How far can the Bruins go? Maybe we’ll find out, maybe we won’t. But there’s no denying this was an elite team in 2019-20.

Highlight of the Season So Far:

There were many highlights for the Bruins this season, but putting up eight goals on your biggest rivals’ rink has to be right up there.

On Nov. 26, Boston beat Montreal, 8-1, at the Bell Center. Pastrnak had a hat trick, Marchand had three points and Bergeron didn’t even play.

MORE:
Bruins’ biggest surprises, disappointments
What is the Bruins’ long-term outlook?

Joey Alfieri is a writer for Pro Hockey Talk on NBC Sports. Drop him a line at phtblog@nbcsports.com or follow him on Twitter @joeyalfieri.

Where the NHL left off with 2019-20 season in limbo

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Here we are, into the unknown…

The coronavirus pandemic has forced the NHL to put the 2019-20 season on “pause.” When will see hockey again? How will the rest of the season play out? Will the Stanley Cup be awarded? Those are questions that will remain unanswered for the moment.

As we wait for hockey’s return, let’s remember where we left off after Wednesday night’s NHL action.

The standings

The Capitals, Bruins, Blues, and Golden Knights are your four division leaders and the Flyers, Penguins, Lightning, Maple Leafs, Avalanche, Stars, Oilers, and Flames are your No. 2 and No. 3 divisional seeds. Rounding out the playoff picture we have the Hurricanes, Blue Jackets, Jets, and Predators as the four wild cards.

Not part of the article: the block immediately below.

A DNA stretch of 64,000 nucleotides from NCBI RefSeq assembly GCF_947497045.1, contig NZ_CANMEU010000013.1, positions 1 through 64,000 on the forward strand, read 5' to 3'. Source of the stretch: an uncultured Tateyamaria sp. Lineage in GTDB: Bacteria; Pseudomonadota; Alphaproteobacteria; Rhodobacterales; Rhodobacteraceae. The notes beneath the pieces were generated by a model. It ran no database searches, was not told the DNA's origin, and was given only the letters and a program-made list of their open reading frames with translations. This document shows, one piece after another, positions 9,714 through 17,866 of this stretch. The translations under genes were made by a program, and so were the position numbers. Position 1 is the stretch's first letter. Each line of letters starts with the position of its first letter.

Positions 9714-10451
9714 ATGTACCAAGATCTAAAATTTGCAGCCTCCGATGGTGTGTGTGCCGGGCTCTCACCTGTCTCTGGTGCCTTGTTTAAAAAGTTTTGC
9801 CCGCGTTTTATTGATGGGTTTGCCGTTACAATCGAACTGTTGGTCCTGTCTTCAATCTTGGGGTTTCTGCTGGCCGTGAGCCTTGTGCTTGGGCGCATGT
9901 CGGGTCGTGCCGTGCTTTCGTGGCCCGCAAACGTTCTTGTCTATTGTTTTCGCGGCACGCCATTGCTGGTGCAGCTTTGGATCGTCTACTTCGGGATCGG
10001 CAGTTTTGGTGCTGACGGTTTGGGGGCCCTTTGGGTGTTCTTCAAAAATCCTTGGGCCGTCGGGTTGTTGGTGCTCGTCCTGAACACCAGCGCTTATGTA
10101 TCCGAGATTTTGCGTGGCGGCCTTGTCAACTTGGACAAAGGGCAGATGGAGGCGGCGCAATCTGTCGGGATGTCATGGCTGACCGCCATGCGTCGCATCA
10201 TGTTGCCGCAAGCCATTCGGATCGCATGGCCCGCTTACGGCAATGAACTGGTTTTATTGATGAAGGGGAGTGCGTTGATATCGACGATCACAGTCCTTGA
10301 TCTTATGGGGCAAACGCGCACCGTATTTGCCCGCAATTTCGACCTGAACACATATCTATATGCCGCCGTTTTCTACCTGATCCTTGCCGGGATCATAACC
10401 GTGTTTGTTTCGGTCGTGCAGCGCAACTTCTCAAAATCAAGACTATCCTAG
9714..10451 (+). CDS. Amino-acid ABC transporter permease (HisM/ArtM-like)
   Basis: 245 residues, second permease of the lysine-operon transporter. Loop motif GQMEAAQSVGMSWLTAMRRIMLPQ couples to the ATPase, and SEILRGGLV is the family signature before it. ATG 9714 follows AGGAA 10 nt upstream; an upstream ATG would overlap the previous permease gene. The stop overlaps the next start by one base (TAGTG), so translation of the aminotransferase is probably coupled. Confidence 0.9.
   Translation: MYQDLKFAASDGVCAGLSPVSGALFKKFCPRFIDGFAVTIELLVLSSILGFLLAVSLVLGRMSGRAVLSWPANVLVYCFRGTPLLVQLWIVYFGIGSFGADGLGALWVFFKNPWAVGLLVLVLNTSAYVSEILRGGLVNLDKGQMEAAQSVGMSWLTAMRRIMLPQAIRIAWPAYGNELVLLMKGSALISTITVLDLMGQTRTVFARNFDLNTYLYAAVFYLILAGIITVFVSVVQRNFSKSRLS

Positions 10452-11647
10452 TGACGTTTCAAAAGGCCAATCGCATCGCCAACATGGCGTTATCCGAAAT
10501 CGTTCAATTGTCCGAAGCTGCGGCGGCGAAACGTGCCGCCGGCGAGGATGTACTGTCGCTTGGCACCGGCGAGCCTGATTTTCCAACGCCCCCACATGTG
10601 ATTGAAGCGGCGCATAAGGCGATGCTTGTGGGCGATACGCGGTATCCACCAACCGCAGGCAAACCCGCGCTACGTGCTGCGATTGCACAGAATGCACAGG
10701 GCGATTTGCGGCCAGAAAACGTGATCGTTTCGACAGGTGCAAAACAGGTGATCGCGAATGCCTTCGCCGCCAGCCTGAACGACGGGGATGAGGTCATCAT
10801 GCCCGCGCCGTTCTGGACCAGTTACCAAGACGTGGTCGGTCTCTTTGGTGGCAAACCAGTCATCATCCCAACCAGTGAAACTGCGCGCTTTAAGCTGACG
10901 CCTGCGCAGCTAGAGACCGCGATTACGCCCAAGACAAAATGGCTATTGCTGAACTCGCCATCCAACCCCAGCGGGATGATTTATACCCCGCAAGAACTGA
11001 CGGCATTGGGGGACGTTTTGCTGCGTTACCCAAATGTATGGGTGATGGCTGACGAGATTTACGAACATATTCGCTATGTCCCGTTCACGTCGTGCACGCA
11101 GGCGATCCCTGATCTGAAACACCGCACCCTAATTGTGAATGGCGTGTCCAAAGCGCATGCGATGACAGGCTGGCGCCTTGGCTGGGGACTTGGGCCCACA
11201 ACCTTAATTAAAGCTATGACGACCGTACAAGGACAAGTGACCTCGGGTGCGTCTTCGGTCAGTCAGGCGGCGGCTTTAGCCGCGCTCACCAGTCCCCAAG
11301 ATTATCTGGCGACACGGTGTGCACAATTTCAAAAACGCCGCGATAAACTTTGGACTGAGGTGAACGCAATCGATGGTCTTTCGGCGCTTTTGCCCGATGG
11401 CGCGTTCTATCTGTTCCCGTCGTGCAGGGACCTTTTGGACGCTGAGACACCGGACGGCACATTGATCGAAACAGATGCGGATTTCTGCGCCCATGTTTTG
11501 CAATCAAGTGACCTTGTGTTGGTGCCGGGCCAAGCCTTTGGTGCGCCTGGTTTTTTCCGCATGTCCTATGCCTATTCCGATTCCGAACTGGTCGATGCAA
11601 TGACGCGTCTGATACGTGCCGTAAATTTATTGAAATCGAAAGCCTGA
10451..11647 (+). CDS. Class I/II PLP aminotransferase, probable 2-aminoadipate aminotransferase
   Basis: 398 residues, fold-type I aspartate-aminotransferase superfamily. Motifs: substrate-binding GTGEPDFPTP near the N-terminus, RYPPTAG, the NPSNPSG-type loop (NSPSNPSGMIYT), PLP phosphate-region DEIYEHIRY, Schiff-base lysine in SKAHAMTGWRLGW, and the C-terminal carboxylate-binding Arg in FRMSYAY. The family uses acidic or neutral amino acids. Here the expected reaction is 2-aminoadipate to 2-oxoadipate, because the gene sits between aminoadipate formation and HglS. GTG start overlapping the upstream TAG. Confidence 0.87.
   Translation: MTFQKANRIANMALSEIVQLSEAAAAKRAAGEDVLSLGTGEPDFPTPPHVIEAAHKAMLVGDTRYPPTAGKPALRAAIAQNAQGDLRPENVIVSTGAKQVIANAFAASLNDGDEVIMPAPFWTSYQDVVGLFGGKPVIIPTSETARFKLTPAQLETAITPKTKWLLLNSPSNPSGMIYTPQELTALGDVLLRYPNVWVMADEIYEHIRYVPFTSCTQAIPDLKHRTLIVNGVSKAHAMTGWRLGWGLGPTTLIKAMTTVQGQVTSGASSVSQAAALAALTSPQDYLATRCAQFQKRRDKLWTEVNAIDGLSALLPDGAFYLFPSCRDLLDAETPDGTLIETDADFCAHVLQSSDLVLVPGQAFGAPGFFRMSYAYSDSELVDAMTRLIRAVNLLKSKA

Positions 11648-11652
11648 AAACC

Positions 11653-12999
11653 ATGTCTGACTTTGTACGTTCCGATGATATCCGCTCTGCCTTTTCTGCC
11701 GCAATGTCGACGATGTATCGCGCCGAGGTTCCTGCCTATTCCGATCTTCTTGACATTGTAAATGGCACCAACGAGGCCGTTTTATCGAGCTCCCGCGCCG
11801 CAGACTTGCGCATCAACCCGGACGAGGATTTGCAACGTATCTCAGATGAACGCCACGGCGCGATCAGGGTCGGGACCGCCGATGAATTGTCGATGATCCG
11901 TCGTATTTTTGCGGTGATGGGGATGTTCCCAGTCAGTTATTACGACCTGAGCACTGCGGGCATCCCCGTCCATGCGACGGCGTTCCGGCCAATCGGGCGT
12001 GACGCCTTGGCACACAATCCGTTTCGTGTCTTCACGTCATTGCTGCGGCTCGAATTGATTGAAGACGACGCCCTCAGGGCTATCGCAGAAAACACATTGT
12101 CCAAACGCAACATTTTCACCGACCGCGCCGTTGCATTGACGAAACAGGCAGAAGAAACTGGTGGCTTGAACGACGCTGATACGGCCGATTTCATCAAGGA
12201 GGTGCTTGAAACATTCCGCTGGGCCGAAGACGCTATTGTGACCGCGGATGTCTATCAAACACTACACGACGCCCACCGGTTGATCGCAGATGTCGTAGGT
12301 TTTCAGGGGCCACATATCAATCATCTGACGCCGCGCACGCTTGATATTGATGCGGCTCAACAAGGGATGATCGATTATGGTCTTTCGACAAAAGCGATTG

Eager to find their way into a playoff spot, the Islanders, Rangers, Panthers, Canucks, Wild, and Coyotes are just a few points out.

The NHL could contemplate several options if there’s a timely return to playing games again. 

• The remainder of the season could be played with the beginning of the playoffs being pushed back beyond the original April 8 start date. 

• Cut down from 82 games to something in the 70’s and go from there. 

• End the regular season and use points percentage to determine the 16 playoff teams and seeds.

• Remember all that talk about “play-in” games like the NCAA basketball tournament? If there will not be a resumption of the regular season, teams can play a mini tournament to determine the final two playoff spots in each conference.

This situation is obviously very fluid and the NHL is contemplating a range of situations as they hope for a green light to play again.

There is the sense, though, that if the season extends into summer, it won’t affect the start of the 2020-21 schedule. NHL Commissioner Gary Bettman said on Sportsnet that he expects 2020-21 to be a “normal season.”

[RELATED: NHL decides to ‘pause’ regular season due to coronavirus]

That Brendan Lemieux hearing

The Rangers forward was scheduled to have a Friday hearing with the Department of Player Safety for his hit on Joonas Donskoi of the Avs.